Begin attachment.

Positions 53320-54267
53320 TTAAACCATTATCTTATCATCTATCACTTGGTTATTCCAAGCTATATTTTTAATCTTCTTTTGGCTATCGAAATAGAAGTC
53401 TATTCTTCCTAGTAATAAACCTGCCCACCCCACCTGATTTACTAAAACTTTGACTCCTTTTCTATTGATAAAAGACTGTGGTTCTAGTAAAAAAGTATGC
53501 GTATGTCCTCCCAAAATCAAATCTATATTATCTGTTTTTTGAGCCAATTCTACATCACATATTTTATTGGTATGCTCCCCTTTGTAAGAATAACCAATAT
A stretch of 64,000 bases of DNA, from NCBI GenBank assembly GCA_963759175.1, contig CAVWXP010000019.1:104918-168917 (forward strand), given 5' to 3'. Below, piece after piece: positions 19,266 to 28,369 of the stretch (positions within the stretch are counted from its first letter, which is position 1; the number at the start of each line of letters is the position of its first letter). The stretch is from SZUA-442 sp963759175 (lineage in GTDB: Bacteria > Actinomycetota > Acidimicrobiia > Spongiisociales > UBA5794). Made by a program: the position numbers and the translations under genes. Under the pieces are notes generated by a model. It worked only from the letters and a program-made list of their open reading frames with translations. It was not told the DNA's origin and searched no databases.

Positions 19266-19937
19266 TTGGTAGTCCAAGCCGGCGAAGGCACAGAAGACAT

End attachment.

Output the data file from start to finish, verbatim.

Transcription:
Positions 53320-54267
53320 TTAAACCATTATCTTATCATCTATCACTTGGTTATTCCAAGCTATATTTTTAATCTTCTTTTGGCTATCGAAATAGAAGTC
53401 TATTCTTCCTAGTAATAAACCTGCCCACCCCACCTGATTTACTAAAACTTTGACTCCTTTTCTATTGATAAAAGACTGTGGTTCTAGTAAAAAAGTATGC
53501 GTATGTCCTCCCAAAATCAAATCTATATTATCTGTTTTTTGAGCCAATTCTACATCACATATTTTATTGGTATGCTCCCCTTTGTAAGAATAACCAATAT
A stretch of 64,000 bases of DNA, from NCBI GenBank assembly GCA_963759175.1, contig CAVWXP010000019.1:104918-168917 (forward strand), given 5' to 3'. Below, piece after piece: positions 19,266 to 28,369 of the stretch (positions within the stretch are counted from its first letter, which is position 1; the number at the start of each line of letters is the position of its first letter). The stretch is from SZUA-442 sp963759175 (lineage in GTDB: Bacteria > Actinomycetota > Acidimicrobiia > Spongiisociales > UBA5794). Made by a program: the position numbers and the translations under genes. Under the pieces are notes generated by a model. It worked only from the letters and a program-made list of their open reading frames with translations. It was not told the DNA's origin and searched no databases.

Positions 19266-19937
19266 TTGGTAGTCCAAGCCGGCGAAGGCACAGAAGACAT